Oral appliances are widely used to treat disruptive snoring and mild to moderate forms of obstructive sleep apnea (OSA), a common and life-threatening sleep disorder.

As the use of these appliances, which are sometimes referred to as mandibular advancement devices, has grown in recent years so has concern about potential effects on the temporomandibular joints. These joints, one on each side of the face, help connect the jaw to the skull; they also work with a complex network of nerves, muscles and other components to provide functionality for eating and speaking. In addition, they lend their name to temporomandibular joint disorder (TMJ), another common condition that can inhibit jaw performance and result in severe headaches, facial pain and other uncomfortable symptoms.

woman suffering from a migraine headache

Oral Appliances and Sleep Apnea

Mandibular advancement devices come in many forms. The versions offered by neuromuscular dentists to treat snoring and OSA offer a high level of customization to fit each patient’s unique bite structure and jaw position.

These oral appliances are designed to help the wearer maintain an open air passage by holding the jaw in a natural, forward resting position. They fit similarly to sports mouthguards, and most sleep apnea sufferers find them a comfortable alternative to continuous positive airway pressure (CPAP) machines.

In fact, many patients are unable to tolerate CPAP air-delivery masks and discontinue treatment, thus putting their health at risk. Oral appliances are highly recommended for sufferers of severe OSA who can’t maintain CPAP therapy.

Oral Devices and TMJ

Though oral appliances are effective in treating snoring and sleep apnea, doctors and researchers picked up on some patient complaints of jaw discomfort. Over the years, numerous patients with OSA have also been diagnosed with TMJ; research published in 2009 indicated that more than 50 percent of OSA patients had symptoms of TMJ.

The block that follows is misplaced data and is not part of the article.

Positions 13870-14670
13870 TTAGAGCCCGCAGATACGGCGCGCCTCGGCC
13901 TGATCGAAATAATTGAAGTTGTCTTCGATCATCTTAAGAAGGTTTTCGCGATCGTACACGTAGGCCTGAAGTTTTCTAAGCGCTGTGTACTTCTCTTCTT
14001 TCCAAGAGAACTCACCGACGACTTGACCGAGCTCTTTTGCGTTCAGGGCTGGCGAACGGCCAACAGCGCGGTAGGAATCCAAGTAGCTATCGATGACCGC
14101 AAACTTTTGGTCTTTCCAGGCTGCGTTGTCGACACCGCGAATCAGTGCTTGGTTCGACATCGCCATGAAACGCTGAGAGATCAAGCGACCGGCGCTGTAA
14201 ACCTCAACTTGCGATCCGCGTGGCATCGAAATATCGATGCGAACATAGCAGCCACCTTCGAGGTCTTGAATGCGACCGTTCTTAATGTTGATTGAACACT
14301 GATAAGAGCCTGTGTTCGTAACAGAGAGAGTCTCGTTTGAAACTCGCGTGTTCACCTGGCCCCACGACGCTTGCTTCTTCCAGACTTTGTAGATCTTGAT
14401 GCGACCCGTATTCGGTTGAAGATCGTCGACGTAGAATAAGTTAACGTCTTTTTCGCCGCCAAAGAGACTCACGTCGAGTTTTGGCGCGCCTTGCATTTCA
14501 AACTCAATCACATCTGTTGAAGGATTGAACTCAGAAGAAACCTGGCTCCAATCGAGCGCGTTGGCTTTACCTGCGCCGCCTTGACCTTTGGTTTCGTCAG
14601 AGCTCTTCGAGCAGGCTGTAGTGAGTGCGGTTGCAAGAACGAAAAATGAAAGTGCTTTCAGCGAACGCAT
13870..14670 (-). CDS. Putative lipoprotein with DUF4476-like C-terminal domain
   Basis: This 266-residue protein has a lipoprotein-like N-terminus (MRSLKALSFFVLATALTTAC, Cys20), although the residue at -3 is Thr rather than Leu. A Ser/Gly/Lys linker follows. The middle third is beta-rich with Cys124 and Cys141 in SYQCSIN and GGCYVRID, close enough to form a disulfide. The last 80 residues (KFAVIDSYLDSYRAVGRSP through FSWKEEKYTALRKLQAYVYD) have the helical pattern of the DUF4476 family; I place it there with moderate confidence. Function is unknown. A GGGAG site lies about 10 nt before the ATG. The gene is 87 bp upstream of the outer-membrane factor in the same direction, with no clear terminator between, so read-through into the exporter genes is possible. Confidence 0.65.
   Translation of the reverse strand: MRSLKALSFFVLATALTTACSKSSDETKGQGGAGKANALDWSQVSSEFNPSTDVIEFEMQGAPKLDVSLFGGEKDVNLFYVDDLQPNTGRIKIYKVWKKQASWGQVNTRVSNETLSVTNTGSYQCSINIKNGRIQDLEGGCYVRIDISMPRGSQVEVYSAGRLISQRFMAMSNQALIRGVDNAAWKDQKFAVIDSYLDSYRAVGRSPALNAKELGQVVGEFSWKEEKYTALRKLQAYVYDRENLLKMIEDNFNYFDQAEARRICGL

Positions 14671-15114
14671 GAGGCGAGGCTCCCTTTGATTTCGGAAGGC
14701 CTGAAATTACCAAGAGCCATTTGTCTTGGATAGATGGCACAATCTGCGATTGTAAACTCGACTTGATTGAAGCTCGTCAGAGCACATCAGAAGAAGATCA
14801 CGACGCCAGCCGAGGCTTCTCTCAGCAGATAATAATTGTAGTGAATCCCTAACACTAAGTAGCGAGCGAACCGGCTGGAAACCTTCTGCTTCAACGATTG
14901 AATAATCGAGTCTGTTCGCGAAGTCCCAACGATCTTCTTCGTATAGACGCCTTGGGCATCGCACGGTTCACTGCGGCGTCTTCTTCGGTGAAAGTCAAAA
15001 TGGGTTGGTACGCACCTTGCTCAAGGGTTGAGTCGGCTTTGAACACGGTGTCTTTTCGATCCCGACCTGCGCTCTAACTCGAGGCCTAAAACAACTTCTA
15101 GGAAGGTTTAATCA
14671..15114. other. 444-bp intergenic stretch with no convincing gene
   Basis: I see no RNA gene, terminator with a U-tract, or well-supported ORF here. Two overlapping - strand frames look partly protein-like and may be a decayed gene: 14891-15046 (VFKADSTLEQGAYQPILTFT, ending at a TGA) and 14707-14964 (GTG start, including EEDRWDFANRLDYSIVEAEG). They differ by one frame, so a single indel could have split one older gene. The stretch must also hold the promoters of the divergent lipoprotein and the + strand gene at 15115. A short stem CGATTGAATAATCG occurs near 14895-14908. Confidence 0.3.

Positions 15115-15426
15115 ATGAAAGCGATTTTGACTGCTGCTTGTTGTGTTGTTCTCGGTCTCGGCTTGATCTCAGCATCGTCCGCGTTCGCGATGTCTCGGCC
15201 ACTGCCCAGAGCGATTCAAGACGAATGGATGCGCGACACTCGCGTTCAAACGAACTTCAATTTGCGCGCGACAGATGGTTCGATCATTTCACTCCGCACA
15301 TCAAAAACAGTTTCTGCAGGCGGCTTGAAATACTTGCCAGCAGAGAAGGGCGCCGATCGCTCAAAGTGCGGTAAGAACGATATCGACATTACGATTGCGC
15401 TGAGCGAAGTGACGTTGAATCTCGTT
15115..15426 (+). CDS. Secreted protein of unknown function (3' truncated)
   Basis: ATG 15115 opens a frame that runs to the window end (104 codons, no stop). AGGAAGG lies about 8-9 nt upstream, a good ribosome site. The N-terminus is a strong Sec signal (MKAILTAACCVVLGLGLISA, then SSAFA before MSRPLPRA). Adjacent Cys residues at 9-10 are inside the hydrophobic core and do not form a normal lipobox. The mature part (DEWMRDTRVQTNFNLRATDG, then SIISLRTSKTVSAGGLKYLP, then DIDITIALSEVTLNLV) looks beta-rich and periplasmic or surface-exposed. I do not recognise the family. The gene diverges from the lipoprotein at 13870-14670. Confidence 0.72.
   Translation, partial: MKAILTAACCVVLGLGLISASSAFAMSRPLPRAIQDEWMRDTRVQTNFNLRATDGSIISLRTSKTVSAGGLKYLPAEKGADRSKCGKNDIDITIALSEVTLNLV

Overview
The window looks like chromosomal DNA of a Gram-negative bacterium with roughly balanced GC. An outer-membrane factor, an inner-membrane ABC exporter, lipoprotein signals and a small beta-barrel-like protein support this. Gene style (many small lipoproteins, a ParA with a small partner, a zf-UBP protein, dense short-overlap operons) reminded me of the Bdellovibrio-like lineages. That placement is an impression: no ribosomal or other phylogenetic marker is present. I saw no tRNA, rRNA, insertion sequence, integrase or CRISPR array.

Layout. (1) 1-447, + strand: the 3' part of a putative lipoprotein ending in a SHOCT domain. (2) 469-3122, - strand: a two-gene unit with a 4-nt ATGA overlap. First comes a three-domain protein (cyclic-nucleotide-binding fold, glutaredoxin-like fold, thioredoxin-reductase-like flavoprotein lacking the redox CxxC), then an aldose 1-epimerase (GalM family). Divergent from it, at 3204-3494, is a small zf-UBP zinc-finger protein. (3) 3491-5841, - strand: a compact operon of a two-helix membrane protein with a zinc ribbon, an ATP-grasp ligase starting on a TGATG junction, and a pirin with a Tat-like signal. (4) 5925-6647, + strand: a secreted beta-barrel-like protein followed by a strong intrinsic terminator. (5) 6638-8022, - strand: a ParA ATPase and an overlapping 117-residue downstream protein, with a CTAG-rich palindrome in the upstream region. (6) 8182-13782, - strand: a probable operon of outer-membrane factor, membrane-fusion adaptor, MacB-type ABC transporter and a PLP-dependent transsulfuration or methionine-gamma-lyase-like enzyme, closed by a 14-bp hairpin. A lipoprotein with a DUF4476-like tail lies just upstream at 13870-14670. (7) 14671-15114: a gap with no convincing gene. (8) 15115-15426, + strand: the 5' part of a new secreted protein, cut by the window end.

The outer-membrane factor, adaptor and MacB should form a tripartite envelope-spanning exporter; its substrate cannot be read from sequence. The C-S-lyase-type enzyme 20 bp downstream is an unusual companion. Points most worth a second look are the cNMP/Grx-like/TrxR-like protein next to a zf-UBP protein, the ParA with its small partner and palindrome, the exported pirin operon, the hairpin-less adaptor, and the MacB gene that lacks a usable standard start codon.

A 2012 study examined whether there may be a link between mandibular advancement devices and signs and symptoms of TMJ. The research noted that long-term oral appliance use can strengthen the jaw muscles and foster slight bite corrections that may augment the benefits of oral devices. However, there was some concern that these changes may also stress the temporomandibular joints and contribute to the onset of TMJ.

Prior research demonstrated both increases and reductions in TMJ indicators related to the long-term use of oral appliances. This particular study focused on 15 patients (nine men and six women) undergoing mandibular advancement therapy for OSA, and followed up at 1 month, 3 months, 6 months and 2 years after beginning treatment. Of those who reported TMJ symptoms, the severity remained unchanged over the study period; most symptoms were described as minor and were well tolerated. Some symptoms, including jaw clicking and popping, were reported more frequently among patients who discontinued oral appliance treatment. A more limited study published in 2002 focused on seven male patients over a one-year treatment span and found no significant changes to or displacement of the temporomandibular joints.

Oral Appliances and TMJ: A New Review

Researchers in Spain recently completed a new review of data related to the impacts of mandibular advancement devices on the temporomandibular joints. They focused on 21 studies published between 2000 and 2015.

Scientists found that long-term treatment with an oral appliance often advanced the mandible’s condyles, the round protrusions atop each side of the jaw bone where it connects to the skull via the temporomandibular joints. The review found no adverse effects on the joints themselves, and indicated that oral devices may actually improve or prevent harm to joints that were initially at risk.

Denver neuromuscular dentist Dr. Kevin Berry understands how sleep apnea and TMJ can disrupt the lives of those who suffer from them. That’s why he is dedicated to helping people treat the source of their conditions and find lasting relief from their symptoms. If you believe you or a loved one may suffer from OSA or TMJ, please call the TMJ Therapy & Sleep Center of Colorado at (303) 691-0267 to schedule a consultation.